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A Publication of WTVP

You might remember that I’ve addressed the “Saving 100,000 Lives Campaign” and periodic references to “The Leapfrog Group.” These major initiatives are in collaboration with leadership from all components of health care, including hospitals and extended care facilities, outpatient facilities, physician practices, and health insurance companies.

Why? Because we in health care want to help those who come to us for care with no harm coming to anyone. Documenting and reporting how well we care for patients with some of the more common reasons for hospitalization, like pneumonia and heart attacks, along with sharing our progress on adopting proven processes that will reduce the risk for mistakes and adverse events, helps us be more accountable to our patients, residents, and members, as well as to our payers. One significant group of payers is represented by The Leapfrog Group.

According to its Web site, The Leapfrog Group was founded by a group of large employers in late 2000, primarily Fortune 500 Companies that includes Caterpillar Inc. and more than 160 other major corporations that provide health benefits to more than 34 million Americans in all 50 states. The Leapfrog Group is working to initiate breakthrough improvements in the safety, quality, and affordability of health care. The Leapfrog Group identified and has since refined four hospital quality and safety practices that are the focus of its health care provider performance comparisons and hospital recognition and reward. The quality practices are:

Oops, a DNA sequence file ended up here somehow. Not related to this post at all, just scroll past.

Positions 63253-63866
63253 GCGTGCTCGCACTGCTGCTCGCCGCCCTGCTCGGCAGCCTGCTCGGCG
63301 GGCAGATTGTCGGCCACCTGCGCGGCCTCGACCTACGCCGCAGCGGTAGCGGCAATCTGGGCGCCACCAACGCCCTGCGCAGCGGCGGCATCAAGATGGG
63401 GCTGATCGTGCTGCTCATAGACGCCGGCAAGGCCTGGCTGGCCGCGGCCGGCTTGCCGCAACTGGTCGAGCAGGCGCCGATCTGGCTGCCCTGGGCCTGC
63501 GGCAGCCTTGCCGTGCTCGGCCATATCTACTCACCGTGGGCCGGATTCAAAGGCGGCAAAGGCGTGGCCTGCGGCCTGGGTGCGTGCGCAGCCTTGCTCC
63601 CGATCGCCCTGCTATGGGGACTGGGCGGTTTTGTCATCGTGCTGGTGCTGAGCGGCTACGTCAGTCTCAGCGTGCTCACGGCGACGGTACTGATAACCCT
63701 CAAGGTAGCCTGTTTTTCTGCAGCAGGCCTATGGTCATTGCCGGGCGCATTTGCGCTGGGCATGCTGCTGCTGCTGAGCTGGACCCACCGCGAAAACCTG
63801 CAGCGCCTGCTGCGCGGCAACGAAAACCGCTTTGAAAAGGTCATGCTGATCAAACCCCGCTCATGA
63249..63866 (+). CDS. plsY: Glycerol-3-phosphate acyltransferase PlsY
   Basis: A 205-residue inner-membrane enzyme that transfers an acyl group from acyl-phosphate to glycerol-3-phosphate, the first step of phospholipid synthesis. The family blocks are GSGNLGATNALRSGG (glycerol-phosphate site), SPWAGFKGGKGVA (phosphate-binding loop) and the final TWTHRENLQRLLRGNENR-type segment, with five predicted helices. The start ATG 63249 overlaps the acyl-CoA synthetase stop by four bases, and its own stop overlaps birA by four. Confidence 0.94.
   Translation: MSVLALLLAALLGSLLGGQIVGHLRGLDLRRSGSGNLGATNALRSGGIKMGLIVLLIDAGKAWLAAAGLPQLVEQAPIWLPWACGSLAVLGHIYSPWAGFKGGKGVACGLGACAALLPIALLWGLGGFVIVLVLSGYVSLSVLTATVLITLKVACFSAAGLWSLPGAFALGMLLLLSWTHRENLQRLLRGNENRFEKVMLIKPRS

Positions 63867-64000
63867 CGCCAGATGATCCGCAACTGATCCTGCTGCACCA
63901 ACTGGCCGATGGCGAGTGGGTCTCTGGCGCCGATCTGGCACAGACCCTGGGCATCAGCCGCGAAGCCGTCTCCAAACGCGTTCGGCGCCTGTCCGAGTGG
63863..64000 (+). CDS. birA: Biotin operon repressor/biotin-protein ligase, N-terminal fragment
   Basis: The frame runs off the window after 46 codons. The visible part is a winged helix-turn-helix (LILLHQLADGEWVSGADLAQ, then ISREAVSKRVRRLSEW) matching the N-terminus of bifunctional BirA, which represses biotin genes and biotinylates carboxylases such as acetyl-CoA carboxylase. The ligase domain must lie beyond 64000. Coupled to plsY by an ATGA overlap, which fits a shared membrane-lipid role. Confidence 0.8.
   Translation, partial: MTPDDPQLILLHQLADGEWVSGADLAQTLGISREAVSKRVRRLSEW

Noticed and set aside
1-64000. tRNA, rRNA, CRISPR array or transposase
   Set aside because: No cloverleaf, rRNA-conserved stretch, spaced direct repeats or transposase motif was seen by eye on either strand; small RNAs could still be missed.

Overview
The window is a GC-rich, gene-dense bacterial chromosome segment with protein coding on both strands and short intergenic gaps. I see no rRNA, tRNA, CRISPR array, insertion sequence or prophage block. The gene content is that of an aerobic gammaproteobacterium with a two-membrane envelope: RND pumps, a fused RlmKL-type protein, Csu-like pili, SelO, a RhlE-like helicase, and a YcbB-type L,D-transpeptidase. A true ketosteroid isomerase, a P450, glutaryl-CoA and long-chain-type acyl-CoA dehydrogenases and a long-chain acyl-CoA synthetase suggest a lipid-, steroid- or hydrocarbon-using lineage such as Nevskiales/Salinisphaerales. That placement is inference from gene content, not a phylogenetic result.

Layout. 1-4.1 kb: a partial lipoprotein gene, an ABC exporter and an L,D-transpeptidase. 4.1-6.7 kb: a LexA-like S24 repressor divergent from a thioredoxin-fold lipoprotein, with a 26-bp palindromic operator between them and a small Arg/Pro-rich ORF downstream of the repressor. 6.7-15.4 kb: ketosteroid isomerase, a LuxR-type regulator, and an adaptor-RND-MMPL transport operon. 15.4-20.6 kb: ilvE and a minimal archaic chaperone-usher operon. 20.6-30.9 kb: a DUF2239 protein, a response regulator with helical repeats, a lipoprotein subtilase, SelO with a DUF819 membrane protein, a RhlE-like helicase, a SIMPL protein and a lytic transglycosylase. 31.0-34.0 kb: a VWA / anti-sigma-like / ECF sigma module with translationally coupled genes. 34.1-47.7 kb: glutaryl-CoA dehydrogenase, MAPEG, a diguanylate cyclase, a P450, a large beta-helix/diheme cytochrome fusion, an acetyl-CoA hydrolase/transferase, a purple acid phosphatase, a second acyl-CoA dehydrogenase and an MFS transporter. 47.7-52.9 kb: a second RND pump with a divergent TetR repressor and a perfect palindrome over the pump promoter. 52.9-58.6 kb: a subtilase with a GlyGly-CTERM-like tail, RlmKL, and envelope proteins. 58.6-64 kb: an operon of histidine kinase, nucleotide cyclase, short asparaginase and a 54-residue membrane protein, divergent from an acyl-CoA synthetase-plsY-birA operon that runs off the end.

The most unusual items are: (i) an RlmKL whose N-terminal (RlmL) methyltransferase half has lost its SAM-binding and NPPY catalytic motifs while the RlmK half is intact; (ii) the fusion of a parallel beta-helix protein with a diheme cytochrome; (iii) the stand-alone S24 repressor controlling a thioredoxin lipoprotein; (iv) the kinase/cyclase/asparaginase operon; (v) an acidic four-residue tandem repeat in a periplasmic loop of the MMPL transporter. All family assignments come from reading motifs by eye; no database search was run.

• Computer Physician Order Entry (CPOE). Hospital staff enters medication orders via computer linked to prescribing error prevention software. CPOE has been shown to reduce serious prescribing errors in hospitals by more than 50 percent.
• Evidence-Based Hospital Referral (EHR). Consumers and health care purchasers should choose hospitals with extensive experience and the best results with certain high-risk surgeries and conditions. By referring patients needing certain complex medical procedures to hospitals offering the best survival odds based on scientifically valid criteria, research indicates a patient’s risk of dying could be reduced by 40 percent.
• ICU Physician Staffing (IPS). Staffing ICUs with doctors who have special training in critical care medicine, called “intensivists,” has been shown to reduce the risk of patients dying in the ICU by 40 percent.
• The Leapfrog Safe Practices Score. The National Quality Forum-endorsed 30 Safe Practices cover a range of practices that, if utilized, would reduce the risk of harm in certain processes, systems, or environments of care. Included in the 30 practices are the original 3 Leapfrog leaps. For this new leap, added in April 2004, hospitals’ progress on the remaining 27 safe practices will be assessed.

The Leapfrog Group quality and safety results can be accessed at www.leapfroggroup.org/cp. In 2004, Leapfrog’s 23 regions accounted for almost half of the U.S. population and encompassed 1,664 urban, suburban, and rural hospitals. At the end of 2004, 55 percent of targeted hospitals had responded. In addition, more than 240 hospitals outside of the 23 regions had responded to the survey on their own initiative. We in health care are committed to being more accountable, and we’re appreciative that The Leapfrog Group provides us one avenue to illustrate such. IBI

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